The Ironic Library

This post was going to be a rant about ironic libraries but I just can’t do it. See what five minutes reflection will do for you? Instead I’ll try and embarrass myself, then rant a teensy bit and then try and engage you in conversation. So get ready to comment.

When I was a teenager I liked buying stupid books. Now a lot of teenagers buy stupid books when they’re buying books at all. They just have terrible taste. But the terrible books I bought as a teenager weren’t—for the most part—bought because I was tasteless. Nope, they were purchased, if I’m going to be embarrassingly honest, to make me feel superior. Yep, that’s buying books for irony’s sake. When people saw a Harlequin romance on my shelf or a management book on personal power and had a good laugh the comedic turn lay here, I was too good for those books. That’s the thing. I didn’t buy the books to make myself feel superior, I mean, consciously. In effect, however, that’s what I was doing. We can appreciate dumb books ironically because it makes us feel we’re not dumb.

Which brings me to my rant that won’t be a rant. If it doesn’t come across here, this makes me more sad than angry. I guess that’s a lament. Anyway, I recently had the misfortune of coming across a personal library that seemed to be almost given up to irony. Once, someone had collected these books with a definite purpose, mostly to entertain, to instruct somewhat, but through neglect irony, like a disease, had spread over it. Worse yet it was for children. I’ll tell you this, children don’t appreciate irony. They’re looking for a good story.  Now, I may just be a sad old grump (or a twenty-nine year old grump) but it really drove me nuts to hear selections read from the library out loud to a group of college students as we all (me too) had a good laugh over the sorry state of the library. I confess my sins. But fix the stupid library already.

What do you think? In the case above the library was, as I noted, for children. I won’t say where the library was but I’m sure you’ve seen one like it before at a camp, or your church, or worse, a school. Shouldn’t they have something decent to read? Am I just an old grump? Did I mention I still have the Harlequin and copy of Power!?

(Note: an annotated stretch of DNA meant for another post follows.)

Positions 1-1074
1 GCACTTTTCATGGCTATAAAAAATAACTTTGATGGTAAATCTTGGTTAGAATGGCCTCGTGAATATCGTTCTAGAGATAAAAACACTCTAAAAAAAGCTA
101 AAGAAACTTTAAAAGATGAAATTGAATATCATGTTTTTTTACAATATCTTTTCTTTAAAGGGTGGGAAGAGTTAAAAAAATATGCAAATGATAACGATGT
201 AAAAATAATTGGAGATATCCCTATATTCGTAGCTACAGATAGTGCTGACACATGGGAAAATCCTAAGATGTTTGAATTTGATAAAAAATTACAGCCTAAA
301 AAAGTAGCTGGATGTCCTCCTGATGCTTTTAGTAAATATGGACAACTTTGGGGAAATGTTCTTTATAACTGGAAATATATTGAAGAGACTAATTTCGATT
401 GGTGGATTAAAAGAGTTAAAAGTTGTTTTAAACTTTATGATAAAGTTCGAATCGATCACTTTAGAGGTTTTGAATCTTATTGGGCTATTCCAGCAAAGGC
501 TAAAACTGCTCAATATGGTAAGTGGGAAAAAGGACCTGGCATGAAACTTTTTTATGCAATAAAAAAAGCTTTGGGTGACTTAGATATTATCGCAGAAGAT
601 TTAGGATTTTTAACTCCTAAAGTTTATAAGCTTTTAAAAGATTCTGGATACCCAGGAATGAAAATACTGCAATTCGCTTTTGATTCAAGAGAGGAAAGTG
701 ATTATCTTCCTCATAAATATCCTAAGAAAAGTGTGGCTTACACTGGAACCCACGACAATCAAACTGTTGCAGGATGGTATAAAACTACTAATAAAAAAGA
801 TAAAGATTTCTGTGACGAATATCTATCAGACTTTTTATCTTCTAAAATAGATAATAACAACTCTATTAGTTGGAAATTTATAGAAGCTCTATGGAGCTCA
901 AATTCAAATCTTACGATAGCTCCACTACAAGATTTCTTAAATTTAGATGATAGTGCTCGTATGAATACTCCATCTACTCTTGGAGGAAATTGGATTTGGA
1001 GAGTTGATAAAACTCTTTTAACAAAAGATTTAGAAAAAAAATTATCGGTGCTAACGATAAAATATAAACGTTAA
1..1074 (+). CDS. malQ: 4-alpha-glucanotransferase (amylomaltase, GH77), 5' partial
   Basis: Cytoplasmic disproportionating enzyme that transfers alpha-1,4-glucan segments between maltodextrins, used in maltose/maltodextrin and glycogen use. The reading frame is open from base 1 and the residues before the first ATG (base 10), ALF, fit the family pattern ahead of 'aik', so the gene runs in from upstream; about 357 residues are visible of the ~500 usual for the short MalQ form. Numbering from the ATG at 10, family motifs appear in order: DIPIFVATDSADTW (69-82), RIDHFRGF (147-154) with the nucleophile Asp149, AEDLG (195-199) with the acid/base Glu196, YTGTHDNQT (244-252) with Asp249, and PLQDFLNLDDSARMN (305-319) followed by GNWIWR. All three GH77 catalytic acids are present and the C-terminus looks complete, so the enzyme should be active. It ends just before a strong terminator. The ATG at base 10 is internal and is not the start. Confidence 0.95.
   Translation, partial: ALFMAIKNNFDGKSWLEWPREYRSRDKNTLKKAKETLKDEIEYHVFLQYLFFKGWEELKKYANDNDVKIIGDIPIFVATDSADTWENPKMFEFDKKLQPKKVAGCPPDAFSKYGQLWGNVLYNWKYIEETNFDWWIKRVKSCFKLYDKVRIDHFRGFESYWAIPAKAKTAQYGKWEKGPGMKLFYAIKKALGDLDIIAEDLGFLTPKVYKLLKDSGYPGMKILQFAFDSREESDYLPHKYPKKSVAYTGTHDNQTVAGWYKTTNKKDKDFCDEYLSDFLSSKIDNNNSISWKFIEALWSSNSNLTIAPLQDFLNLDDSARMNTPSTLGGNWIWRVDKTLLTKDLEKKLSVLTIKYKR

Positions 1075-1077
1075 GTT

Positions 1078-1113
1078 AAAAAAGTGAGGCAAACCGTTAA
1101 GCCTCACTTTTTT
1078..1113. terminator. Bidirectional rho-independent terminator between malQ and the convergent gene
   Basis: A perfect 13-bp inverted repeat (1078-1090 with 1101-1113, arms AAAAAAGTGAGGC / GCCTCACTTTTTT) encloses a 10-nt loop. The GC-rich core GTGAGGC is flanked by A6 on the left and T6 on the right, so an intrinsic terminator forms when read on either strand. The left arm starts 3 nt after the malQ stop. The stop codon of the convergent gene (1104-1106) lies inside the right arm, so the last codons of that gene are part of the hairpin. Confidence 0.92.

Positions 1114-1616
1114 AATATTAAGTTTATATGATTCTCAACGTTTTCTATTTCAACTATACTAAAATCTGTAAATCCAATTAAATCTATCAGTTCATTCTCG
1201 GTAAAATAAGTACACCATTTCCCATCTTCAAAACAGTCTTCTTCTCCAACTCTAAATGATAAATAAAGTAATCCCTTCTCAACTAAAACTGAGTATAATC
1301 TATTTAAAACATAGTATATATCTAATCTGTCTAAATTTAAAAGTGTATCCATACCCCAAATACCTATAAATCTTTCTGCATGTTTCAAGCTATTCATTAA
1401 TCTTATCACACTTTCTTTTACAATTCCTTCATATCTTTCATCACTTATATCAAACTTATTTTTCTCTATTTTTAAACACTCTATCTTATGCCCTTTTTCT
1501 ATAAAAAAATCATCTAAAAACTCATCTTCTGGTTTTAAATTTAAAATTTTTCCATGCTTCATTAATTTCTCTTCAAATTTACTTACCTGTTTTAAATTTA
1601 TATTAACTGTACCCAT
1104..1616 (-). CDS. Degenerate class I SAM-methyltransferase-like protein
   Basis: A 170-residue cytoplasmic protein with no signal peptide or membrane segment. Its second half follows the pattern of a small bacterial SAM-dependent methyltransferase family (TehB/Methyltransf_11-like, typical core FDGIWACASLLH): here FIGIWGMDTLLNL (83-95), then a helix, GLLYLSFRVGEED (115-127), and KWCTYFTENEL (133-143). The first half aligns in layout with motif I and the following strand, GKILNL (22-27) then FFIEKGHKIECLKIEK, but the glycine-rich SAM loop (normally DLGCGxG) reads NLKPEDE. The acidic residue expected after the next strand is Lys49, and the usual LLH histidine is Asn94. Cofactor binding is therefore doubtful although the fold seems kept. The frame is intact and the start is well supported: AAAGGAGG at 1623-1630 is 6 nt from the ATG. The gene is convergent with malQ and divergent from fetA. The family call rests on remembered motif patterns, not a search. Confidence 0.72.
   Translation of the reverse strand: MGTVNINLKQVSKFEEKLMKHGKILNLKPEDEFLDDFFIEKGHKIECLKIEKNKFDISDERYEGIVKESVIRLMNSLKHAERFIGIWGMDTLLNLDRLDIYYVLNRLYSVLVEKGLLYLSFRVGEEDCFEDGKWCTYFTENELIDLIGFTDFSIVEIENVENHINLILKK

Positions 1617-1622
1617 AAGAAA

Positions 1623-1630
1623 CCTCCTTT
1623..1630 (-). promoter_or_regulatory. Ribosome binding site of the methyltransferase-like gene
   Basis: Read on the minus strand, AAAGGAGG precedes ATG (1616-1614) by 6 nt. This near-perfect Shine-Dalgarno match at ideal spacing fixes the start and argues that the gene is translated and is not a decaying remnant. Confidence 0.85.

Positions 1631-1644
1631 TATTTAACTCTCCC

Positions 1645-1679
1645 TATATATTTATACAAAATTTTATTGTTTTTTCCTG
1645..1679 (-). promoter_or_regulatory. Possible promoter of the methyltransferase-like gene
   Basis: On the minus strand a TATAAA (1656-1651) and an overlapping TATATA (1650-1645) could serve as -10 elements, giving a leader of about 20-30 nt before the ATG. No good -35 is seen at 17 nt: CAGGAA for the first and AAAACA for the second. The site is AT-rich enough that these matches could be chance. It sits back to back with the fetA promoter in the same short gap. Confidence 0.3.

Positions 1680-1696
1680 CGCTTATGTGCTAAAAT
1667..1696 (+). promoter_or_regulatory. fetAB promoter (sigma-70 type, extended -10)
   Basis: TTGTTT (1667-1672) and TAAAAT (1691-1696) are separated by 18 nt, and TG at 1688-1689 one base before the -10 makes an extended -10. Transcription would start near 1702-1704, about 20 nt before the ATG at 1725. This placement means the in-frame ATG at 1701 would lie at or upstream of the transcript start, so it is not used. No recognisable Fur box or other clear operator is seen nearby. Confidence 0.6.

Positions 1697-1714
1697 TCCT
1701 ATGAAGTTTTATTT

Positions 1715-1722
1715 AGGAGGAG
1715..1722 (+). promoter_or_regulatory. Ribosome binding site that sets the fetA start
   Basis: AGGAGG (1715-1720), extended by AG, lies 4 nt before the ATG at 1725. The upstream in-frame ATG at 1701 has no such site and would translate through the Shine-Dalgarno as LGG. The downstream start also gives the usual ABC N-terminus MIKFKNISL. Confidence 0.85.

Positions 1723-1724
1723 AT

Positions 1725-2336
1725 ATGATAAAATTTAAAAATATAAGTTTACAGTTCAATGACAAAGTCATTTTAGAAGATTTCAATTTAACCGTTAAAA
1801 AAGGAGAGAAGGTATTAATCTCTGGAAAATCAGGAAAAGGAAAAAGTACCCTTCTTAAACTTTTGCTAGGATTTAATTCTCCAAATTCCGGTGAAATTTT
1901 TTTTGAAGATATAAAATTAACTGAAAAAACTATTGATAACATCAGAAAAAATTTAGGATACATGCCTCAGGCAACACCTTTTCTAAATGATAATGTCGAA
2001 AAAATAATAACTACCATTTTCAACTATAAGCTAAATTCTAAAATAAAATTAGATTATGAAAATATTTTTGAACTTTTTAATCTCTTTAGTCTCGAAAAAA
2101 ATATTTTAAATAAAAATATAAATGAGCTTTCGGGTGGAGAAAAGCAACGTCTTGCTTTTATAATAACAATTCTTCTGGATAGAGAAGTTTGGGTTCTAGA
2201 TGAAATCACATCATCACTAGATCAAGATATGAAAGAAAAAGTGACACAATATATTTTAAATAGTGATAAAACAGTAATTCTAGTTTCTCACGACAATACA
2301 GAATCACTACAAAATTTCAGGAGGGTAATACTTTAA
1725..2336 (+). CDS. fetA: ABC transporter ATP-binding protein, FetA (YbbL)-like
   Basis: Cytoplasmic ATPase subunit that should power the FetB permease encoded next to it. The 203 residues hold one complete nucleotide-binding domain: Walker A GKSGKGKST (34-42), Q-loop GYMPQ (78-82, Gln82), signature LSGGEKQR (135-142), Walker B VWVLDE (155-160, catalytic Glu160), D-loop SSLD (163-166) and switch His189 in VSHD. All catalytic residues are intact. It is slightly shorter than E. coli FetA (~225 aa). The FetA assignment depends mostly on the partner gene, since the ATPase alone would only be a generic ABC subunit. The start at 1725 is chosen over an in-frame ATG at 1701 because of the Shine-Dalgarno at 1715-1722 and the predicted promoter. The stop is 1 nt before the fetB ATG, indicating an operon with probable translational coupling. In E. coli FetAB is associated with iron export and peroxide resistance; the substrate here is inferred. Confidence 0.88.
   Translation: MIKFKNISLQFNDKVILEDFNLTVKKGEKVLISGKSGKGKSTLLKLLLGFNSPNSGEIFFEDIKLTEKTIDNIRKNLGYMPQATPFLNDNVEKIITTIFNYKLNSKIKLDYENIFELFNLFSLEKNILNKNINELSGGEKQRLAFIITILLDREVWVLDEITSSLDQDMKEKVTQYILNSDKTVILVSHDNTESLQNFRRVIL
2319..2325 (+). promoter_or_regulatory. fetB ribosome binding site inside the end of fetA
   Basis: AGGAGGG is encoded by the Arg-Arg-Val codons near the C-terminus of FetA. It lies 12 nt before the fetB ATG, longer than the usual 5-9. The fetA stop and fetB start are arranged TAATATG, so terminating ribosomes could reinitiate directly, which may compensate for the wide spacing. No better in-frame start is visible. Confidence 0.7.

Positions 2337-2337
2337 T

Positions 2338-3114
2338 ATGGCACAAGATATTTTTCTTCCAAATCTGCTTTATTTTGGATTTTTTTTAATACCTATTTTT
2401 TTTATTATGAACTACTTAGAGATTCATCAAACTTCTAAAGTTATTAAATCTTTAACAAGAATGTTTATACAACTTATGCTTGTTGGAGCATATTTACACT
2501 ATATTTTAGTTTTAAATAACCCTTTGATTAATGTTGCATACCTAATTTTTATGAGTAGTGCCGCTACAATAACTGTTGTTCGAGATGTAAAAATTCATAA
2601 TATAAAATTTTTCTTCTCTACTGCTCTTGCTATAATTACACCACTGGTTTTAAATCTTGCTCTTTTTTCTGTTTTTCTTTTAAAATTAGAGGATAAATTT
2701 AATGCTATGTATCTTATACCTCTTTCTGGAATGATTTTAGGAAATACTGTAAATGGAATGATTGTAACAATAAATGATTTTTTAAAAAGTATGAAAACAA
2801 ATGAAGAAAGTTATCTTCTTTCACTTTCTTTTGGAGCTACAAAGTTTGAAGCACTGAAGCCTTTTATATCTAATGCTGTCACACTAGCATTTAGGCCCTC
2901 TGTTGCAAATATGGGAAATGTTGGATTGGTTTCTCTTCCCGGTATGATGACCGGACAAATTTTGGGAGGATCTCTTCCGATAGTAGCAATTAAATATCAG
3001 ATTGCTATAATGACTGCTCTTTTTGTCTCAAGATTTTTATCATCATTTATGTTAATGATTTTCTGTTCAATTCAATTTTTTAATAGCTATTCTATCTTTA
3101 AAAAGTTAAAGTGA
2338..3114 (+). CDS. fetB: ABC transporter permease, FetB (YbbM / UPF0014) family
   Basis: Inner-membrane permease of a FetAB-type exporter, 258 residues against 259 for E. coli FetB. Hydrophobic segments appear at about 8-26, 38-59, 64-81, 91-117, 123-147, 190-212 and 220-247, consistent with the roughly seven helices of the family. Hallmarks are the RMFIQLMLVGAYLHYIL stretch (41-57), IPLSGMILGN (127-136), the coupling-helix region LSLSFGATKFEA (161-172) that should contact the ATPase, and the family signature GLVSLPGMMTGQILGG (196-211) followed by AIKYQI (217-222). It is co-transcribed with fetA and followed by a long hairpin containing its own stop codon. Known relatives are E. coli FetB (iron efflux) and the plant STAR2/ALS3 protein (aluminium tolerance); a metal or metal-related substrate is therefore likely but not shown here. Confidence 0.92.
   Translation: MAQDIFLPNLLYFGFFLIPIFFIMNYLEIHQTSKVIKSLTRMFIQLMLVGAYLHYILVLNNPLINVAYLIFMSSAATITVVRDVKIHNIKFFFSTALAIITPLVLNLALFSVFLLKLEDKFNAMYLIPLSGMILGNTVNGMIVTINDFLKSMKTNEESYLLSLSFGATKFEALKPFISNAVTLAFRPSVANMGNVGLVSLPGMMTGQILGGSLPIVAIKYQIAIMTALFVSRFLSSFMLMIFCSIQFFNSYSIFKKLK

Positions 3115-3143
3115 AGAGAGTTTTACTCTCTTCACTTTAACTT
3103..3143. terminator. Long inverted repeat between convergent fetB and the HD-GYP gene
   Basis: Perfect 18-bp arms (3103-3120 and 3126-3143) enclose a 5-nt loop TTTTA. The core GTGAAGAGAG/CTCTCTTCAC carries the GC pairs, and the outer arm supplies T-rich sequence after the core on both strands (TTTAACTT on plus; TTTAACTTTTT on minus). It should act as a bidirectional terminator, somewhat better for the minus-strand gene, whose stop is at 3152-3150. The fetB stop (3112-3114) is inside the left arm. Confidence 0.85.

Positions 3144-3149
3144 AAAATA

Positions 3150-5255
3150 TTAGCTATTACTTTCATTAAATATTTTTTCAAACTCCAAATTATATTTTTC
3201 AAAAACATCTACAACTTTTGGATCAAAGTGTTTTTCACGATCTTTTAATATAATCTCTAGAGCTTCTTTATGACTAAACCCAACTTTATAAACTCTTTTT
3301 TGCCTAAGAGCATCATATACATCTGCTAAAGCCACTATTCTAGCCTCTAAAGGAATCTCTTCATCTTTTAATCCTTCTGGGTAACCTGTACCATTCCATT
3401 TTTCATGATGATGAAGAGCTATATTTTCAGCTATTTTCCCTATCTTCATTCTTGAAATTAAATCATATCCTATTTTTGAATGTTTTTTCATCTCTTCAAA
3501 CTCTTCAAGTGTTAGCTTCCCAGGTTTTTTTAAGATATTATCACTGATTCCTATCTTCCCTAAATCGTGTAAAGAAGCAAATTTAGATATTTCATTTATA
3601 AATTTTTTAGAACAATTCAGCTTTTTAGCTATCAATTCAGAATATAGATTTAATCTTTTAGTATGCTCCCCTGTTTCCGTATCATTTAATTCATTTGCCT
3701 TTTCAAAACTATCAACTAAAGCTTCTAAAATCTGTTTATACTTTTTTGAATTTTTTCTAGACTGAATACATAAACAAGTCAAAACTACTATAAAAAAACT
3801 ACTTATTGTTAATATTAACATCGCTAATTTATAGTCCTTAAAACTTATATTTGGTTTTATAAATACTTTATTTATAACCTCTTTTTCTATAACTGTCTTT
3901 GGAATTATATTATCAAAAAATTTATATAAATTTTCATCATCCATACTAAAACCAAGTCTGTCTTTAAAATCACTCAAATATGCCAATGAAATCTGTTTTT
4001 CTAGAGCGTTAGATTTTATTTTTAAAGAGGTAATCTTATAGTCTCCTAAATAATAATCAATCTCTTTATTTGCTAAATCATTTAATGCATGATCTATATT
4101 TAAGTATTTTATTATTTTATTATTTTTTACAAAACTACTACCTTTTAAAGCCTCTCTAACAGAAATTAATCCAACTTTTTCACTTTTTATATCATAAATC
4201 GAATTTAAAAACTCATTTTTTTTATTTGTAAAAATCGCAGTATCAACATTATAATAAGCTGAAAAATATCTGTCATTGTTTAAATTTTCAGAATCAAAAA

6 responses to “The Ironic Library”

  1. Here’s how I would fix the library, by the way. I would tell the kids for whom the library is for, “I’ve fixed the Library”. When they went to check it out all the books would be gone. All of them. Except one. I’d put one book up there, one perfect book that they could all fight over until all the cool kids had read that one book.

    …I mean that’s what I would do if there was a perfect book.

  2. hmmmmm I am wondering what all these horrible books were. Besides the fact that they were in the library and not being read by kids, how can you be sure they were horrible – to kids I mean? Were any kids around for you to ask?

  3. Simple really, I judged them by their covers. No, wait, of course I didn’t actually do that. Sorta.

    Actually, I went through the titles and authors. Looked at a few. Sniffed at a few. Plus it was sort of implied by the custodians of the library that the books were mostly crap. My cursory glance was a gem hunt, really.

    …and there weren’t any.

  4. hmmm Ian I don’t mean to make you sad but is it possible your observation might just be right? of getting old? 😉

    seriously though, the true irony is when the custodians themselves start giving the truth out, its time to go, for the library i mean, not just the books 🙂

  5. Some books remain ‘classics’, others remain worth reading. Some books are good for the story telling, for the story told, or for insights into people, or storytelling, or story objects or characters. Few books are *excellent* for all reasons, many of the ‘classics’ are utterly unworthy as recreation – for most people.

    If pressed, I imagine I could put together a library with no worth, to almost anyone. And still, it would be worth noting, for it’s singular lack of worth.

    There are very few libraries or bookstores that I don’t pass by shelves and rows of books that have no worth to me (that I know of at the time). Which isn’t to say that at some point I might appreciate one of the overlooked multitude.

    Assuming the library was as disastrous as you found, there will still be some gems, for those stuck with what is there. And the ‘best’ (in what sense?) library will still fail to serve some of the patrons. Who will say some library is ‘crap’ because it doesn’t have the latest Spiderman or Fantastic Four or Mystery Men comic.

    Librarians have very seldom been cherished by their communities – though often by patrons. The people that fund libraries and librarians seldom see more than a cash drain. The wonder isn’t finding a ‘crap’ library, but finding libraries serving their communities well. And I would expect to find that while the library is enriching their community, that community has already demonstrated that it values what libraries have to offer. You are just looking at one link in a ‘chicken and egg’ riddle.

  6. You’re killing me, Pearl. Just yesterday someone asked me how long it took to do my hair (an artificially messy creation of gel) and followed that up with, “But how long did it take to put all that gray in it?” 😉

    Brad, I don’t know how you manage to get your comments into that tiny textarea in the comment form, but thank you, keep doing it. I’ll argue however that a neglected library, mocked for it’s contents isn’t really serving anyone.

    And it really could have done with some Fantastic Four and Spider-Man.

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